Oct 18, 2009 Tracy rated it really liked it
She takes various "aspects" of femininity, puts them in a historical context, looks at them up through the feminist movement, adds her own critiques, and compares all this to what is expected of men. I enjoyed it. Women have a crazy amount of societal expectations placed on them, and she takes a step back and says, "Ummmm...why exactly am I supposed to keep my legs smooth and speak softly?" She doesn't say don't do these things, but questions why we're "supposed" to do them. She also throws in h ...more
Oct 16, 2008 jenna rated it it was amazing
Yeah, baby, wake up and smell the misogeny!

Tho I'm not the uber-feminist I once was when I read this at age 22 (I shave now, care how I look and I accept that others have the right to their opinions), the book's critical analysis of the feminine did make me very aware of different injunctions around me.

It woke me up to realities I took for granted and I'm still lucid of these influences and integrate them into my understand of myself and others. I think feminism is about choices-whether that be
Nov 26, 2011 Jennifer rated it really liked it
Shelves: 2009-reads
Brownmiller offers a fascinating treatise on the origins and history of the traditional concept of femininity, distilling several thousand years of development into a slim volume packed with trivia. (As an aside, this is the book that taught me, years ago, just exactly what that whole footbinding thing really entailed.) Femininity works best in its first chapters, where Brownmiller has a tighter focus (body/hair/clothes) for her historical explorations. Toward the end, when the categories becom ...more
Jun 26, 2008 Katrina rated it it was amazing
Recommends it for: women, feminists
Recommended to Katrina by: my friend Sharon
This was this month's selection for my feminist book club and I loved it! It was written in the 80s but everything in it is (unfortunately) still relevant today. I have always felt uncomfortable with my lack of free choice with regard to appearing feminine or not; this book helped me understand better the source of that discomfort.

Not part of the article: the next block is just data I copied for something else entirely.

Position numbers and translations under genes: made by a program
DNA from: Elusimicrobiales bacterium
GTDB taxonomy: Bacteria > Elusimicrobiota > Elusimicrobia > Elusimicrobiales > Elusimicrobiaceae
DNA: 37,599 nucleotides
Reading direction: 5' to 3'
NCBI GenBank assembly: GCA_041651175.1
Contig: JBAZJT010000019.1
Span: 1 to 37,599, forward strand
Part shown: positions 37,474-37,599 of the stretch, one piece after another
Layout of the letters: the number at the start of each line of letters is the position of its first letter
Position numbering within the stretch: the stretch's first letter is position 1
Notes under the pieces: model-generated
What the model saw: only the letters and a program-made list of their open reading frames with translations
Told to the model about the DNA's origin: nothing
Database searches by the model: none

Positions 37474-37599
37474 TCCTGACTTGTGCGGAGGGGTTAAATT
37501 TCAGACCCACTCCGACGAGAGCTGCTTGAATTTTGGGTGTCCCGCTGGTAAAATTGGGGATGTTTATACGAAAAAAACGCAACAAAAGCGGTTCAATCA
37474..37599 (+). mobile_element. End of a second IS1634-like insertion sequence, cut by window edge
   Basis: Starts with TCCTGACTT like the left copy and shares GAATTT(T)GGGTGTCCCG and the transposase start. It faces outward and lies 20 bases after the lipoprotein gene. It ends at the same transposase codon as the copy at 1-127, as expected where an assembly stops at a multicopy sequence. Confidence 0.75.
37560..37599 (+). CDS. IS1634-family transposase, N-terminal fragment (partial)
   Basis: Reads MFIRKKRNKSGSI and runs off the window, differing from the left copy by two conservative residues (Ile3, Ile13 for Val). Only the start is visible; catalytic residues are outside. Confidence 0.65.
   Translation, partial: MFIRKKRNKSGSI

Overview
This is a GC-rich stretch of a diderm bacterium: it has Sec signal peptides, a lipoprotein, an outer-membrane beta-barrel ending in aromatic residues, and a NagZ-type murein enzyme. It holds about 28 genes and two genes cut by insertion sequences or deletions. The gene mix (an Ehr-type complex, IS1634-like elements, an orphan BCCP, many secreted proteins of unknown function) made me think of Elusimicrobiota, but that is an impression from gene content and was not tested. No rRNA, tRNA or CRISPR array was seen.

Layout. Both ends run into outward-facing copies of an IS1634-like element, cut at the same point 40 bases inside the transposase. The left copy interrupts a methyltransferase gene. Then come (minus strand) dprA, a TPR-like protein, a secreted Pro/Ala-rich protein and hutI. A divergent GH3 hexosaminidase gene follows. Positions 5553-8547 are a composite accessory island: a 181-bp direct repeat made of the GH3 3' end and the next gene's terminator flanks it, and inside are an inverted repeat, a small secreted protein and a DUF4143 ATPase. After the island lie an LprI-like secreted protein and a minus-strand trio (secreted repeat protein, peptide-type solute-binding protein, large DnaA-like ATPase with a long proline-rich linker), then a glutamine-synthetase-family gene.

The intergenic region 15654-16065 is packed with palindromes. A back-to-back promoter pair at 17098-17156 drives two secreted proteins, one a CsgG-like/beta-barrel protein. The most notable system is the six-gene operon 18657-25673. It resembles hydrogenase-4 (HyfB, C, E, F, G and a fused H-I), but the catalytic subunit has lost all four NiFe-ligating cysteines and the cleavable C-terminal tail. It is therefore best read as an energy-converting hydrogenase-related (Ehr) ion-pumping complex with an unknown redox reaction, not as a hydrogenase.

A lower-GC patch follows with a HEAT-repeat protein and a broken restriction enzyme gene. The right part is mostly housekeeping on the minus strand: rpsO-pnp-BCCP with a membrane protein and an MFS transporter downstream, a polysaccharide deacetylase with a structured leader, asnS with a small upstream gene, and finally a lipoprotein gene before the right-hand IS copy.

Oct 09, 2010 Jezzyka rated it it was amazing
Love love love. Jam-packed with very interesting information and perspectives.

The writing is just formal enough that it's understandable but sophisticated and not dumbed down. Except for that part where she said "The phantasmagorical specter of the engulfing superbeast". Wow, Susan.
Jun 04, 2013 Dave rated it it was amazing
Shelves: feminism
One of the books that brought me to feminism. Maybe a little dated now, but Brownmiller presents the common assumption that aspects of femininity are pre-determined by nature, and proceeds to demolish all of them. Unapologetic and potent.
Dec 10, 2015 Lara rated it really liked it
Required reading for modern feminist theory. Some outdated material on trans women and men. Overall an incredible analysis of the costs to women of femininity.
Reading with Cats
Dec 23, 2016 Reading with Cats rated it really liked it  ·  review of another edition
Shelves: kindle, own, feminism, freebie
Originally published in the 80s and, sadly, not a lot has changed since then.
Jan 03, 2010 Guy rated it really liked it  ·  review of another edition
I bought off of a discount table. I thoroughly enjoyed it, and the interesting — and significant trivia — it contains, such as where "rule-of-thumb" and "blue blood" come from.
Jun 16, 2017 Karen-Leigh rated it liked it
Shelves: feminist
Should be read by every woman at least once.
this book is no good.
Chava rated it it was amazing
Aug 29, 2012
Maria rated it liked it
Aug 08, 2012
M. Hamilton
M. Hamilton rated it it was amazing
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Sep 25, 2007
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Dec 19, 2011
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Susan Brownmiller (born 15 February 1935) is an American feminist journalist, author, and activist best known for her 1975 book Against Our Will: Men, Women, and Rape.

Brownmiller also participated in civil rights activism, joining CORE and SNCC during the sit-in movement and volunteering for Freedom Summer in 1964, wherein she worked on voter registration in Meridian, Mississippi. Returning to New
More about Susan Brownmiller...

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“Depending on what was available in a given climate, a variety of porous fibers were used (and still are used in most countries) to stanch the monthly blood: makeshift paddings of roots and husks, homemade tampons of wadded paper, cotton or wool, and reusable diapers fashioned from folded lengths of heavy cloth, the shameful, bulky menstrual rags of my grandmother’s generation that were furtively scrubbed in cold water and left to dry in a secret place.” 0 likes
“As Beauvoir remarked, “It is not easy to play the idol, the fairy, the faraway princess, when one feels a bloody cloth between one’s legs; and, more generally, when one is conscious of the primitive misery of being a body.” 0 likes